16.06.07 - Remakes: I Walked With A Zombie, Bedlam, Body ...
More remakes on the defecation block...
Evolution Entertainment's horror division Twisted Pictures (Saw, Dead Silence) has formed a joint venture with RKO Pictures and plans to remake four genre pics from the RKO library: The Body Snatcher, Bedlam, I Walked With a Zombie and one yet to be named. Read on for full details on the monsterous announcement.
The companies will co-finance development and production of "The Body Snatcher," a 1945 Robert Wise-directed thriller that starred Bela Lugosi and Boris Karloff; the 1943 pic "I Walked With a Zombie"; and the 1946 Karloff starrer "Bedlam." They've yet to select the fourth title from the RKO vault, according to Variety.
Deal was hatched by Evolution co-presidents Mark Burg and Oren Koules and RKO Pictures chairman-CEO Ted Hartley. They are out to writers and directors, some of whom are expected to come from Evolution Management.
Burg, Koules and Hartley will produce each picture with Twisted Pictures prexy Carl Mazzocone, with Jonathan Marshall exec producing. Movies will be budgeted at $10 million-$20 million. No distributor has been set.
In Twisted, Hartley has found producers with cash and a track record. Burg and Koules self-finance most of their genre pics. That includes the highly profitable "Saw" series, the fourth installment of which is being shot in Toronto for a fall release.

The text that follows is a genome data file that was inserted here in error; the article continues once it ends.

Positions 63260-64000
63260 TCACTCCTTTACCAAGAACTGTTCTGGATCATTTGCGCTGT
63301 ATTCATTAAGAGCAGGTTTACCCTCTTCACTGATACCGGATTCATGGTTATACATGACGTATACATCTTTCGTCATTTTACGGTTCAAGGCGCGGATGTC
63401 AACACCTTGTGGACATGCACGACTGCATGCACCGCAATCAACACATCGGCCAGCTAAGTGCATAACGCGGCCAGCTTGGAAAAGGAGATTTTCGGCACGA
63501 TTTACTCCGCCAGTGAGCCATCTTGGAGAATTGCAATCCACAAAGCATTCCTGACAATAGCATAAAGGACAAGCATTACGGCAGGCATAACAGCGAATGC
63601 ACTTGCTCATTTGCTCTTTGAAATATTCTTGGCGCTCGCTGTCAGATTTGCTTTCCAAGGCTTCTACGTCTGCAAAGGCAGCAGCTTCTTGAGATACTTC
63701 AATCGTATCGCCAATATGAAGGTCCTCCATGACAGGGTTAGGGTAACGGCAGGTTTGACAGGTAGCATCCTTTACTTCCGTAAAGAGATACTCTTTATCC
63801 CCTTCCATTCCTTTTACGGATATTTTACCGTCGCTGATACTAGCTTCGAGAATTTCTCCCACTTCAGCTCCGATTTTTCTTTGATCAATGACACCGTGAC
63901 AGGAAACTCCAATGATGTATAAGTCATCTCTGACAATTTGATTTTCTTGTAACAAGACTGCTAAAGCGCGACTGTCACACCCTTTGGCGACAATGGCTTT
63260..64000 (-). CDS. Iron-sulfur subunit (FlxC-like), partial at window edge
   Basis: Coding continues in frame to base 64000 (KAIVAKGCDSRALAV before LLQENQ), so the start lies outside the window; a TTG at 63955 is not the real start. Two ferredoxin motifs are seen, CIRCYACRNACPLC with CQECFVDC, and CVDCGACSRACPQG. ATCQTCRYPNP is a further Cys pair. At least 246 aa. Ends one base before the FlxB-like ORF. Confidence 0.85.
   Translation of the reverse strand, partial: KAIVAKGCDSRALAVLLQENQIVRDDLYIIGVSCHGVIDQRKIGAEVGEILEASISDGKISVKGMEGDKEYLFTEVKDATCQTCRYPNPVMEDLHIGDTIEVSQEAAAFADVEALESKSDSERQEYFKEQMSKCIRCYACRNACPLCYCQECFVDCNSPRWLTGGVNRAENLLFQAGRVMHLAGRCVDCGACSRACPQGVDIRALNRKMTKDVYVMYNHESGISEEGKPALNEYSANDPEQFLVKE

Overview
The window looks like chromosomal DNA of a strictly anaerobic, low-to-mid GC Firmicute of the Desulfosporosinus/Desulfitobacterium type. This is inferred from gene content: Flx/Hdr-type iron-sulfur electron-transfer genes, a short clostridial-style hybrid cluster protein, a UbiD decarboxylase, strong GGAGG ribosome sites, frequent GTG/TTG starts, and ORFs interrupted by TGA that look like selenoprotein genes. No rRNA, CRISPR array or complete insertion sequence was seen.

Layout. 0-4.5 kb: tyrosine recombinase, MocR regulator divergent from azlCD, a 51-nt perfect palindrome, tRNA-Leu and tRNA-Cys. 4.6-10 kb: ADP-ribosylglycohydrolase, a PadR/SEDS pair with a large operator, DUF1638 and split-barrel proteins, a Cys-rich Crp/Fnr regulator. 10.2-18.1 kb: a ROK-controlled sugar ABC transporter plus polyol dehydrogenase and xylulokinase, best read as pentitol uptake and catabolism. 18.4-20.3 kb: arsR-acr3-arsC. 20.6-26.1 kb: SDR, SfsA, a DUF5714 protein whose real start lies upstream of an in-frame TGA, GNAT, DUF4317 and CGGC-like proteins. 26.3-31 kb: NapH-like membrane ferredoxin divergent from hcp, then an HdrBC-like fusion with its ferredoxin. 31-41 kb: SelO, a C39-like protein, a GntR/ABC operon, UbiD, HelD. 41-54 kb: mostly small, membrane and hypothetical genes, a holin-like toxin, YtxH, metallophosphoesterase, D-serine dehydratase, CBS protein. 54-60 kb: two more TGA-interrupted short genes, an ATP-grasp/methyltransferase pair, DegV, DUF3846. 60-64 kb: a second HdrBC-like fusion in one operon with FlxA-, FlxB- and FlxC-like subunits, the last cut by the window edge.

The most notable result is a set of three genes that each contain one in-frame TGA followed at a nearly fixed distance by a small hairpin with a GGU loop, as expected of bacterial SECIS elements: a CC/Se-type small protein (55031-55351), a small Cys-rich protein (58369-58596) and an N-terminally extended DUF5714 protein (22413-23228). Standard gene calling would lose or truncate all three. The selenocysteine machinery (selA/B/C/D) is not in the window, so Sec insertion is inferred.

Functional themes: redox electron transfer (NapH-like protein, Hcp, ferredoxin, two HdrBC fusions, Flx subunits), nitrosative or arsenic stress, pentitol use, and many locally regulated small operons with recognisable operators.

"These guys are very good at making scary pictures, and partnering like this is a great way for us to maximize the use of the RKO library and grow our company," Hartley said.
Hartley most recently dipped into the library for "Mr. Blandings Builds His Dream House," the Cary Grant comedy that was turned into "Are We Done Yet?," the sequel to the Ice Cube pic "Are We There Yet?" RKO was also a producer of "Curtains," the original Broadway musical that stars David Hyde Pierce and drew eight Tony nominations and a win for Pierce.
For Twisted Pictures partners Burg and Koules, entree to the library gives access to a wealth of titles they feel are still viable.
"We've thought a long time about how to update these classic titles to make them commercial," Burg said. "If these films go well, we hope it leads to more."
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